An early Series 1 Land Rover brochure. Note the “all weather equipment”. It’s a pity my later model Landy did not come with all weather equipment. More rain inside than out.
This Landrover was half Stage1 and half light tank. The front end was all Solihull's finest but the rear was a shortened version of the Scorpion light tank tracked bogie. The resulting half-track had a very high payload and formidable offroad potential but didn't attract military orders, so the project was stopped after only 6 Stage 1 and 1 110 prototypes had been built.
On the first 2, P1 and P2 work begun on October 1978, the other 4 at about one month intervals. P1 to P3 were right hand drive, the other 3 left hand drive. P1 and P4 were 12 Volts, the other combined 12/24 Volts. All were initially designed as soft tops. They suffered many problems even being straight from the standard line for most parts. They repeatedly suffered power losses, front prop shaft failures and burnt clutches were reported. Front axle half shafts failed often but could be traced back to a faulty design. Steering on road at very high speeds was superb. In slow going and offroad the vehicle is horribly directionless which is quite obvious as the tracks do not help in steering. The tracks have no return rollers, so at any speed they hit the bottom of body. The noise is deafening, LR measured 108 decibels! Also the vibrations are very annoying , causing the rear differential mounting to crack. Most of these problems could have been solved but the British army could not decide on placing a large order. Meanwhile the airlifted units and rapid ground forces gained importance and no other army wanted to take the risk of buying them first.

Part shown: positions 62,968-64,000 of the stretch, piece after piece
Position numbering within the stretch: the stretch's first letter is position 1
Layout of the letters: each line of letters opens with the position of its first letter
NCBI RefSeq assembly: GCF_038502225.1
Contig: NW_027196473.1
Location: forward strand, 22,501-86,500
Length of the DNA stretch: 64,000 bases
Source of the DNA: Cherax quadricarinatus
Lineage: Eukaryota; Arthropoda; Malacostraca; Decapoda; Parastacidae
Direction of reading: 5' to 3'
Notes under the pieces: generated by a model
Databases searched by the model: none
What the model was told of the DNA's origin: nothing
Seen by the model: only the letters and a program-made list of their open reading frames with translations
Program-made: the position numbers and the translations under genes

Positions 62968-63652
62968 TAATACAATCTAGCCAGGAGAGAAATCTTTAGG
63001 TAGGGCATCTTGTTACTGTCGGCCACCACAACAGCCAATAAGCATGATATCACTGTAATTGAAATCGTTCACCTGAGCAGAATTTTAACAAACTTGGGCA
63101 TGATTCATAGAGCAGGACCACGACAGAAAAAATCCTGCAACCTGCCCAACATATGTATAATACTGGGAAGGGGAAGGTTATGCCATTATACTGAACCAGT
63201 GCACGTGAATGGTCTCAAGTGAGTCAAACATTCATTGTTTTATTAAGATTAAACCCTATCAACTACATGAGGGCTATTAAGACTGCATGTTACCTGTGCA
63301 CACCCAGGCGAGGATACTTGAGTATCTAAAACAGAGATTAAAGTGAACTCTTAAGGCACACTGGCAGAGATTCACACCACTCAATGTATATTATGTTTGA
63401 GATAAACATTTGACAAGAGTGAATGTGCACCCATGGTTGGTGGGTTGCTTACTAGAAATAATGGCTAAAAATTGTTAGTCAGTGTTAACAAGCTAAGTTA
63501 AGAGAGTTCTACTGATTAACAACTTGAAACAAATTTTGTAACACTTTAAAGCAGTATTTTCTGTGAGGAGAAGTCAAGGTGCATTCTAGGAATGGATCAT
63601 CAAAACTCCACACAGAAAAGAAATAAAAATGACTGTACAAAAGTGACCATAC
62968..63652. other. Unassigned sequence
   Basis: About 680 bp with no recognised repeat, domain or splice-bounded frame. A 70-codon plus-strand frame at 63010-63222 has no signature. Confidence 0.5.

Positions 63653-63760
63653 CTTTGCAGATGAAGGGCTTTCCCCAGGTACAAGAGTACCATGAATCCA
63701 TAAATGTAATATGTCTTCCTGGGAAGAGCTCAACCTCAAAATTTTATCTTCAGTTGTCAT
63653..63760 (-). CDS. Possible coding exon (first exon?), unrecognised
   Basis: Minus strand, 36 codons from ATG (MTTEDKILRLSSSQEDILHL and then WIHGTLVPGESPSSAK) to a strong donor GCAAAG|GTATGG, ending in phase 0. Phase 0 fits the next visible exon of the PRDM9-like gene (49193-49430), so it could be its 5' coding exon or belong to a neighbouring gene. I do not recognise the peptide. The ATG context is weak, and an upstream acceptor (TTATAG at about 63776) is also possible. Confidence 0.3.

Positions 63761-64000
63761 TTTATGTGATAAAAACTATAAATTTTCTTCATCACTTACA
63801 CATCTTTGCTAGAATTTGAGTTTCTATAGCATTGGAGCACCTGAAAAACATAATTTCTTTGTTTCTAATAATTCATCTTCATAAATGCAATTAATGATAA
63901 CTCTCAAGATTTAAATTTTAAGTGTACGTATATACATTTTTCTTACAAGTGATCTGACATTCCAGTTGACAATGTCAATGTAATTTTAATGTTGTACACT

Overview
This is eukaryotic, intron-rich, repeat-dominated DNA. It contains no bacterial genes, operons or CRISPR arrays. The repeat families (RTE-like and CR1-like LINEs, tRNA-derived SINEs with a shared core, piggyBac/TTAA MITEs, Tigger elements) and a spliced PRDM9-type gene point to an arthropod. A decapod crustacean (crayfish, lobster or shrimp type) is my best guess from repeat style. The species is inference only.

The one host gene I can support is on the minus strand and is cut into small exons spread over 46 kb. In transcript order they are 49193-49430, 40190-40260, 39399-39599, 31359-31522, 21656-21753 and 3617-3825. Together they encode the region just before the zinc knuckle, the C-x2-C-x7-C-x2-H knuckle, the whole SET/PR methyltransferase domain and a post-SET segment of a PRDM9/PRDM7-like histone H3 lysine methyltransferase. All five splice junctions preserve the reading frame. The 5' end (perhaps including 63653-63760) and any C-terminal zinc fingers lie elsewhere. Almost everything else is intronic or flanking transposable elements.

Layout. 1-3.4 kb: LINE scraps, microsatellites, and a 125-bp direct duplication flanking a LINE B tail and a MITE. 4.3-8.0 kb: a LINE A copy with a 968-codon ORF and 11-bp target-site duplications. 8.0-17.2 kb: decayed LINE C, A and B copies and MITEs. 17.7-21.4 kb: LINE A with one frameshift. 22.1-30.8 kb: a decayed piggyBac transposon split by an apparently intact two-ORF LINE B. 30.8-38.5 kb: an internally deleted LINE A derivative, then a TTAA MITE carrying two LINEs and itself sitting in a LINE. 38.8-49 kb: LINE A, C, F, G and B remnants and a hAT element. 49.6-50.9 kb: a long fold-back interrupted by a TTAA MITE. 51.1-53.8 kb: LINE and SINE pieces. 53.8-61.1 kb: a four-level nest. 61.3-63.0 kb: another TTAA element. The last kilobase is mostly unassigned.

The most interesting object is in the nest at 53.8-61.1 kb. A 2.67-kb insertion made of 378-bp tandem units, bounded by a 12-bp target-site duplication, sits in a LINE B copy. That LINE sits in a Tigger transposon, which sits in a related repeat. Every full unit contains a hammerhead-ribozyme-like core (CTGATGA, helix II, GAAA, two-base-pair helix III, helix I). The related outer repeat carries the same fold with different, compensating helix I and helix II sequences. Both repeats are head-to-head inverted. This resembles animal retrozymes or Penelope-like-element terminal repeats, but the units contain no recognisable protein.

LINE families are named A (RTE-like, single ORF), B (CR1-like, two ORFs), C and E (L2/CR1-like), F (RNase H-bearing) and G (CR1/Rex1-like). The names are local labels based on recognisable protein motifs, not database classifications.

P1 was completed in late April 79' and tests were made at Anglesey and at the MIRA test track to a total of 3480 miles until end of June. The covered distance equaled a 10 years service life. Upcoming problems were the rear and front drive-shafts and some small weak spots on the chassis. These and other minor problems were quickly mended. After these trials P1 was transported to Norway for 3 months winter testing. Here it performed admirably, outperforming most other vehicles. It is believed that P1 went to Libya and never returned.
P2 was shown in Nigeria on a sales tour and later in Kenya. This fully restored vehicle now belongs to the Peter Blanchard Collection.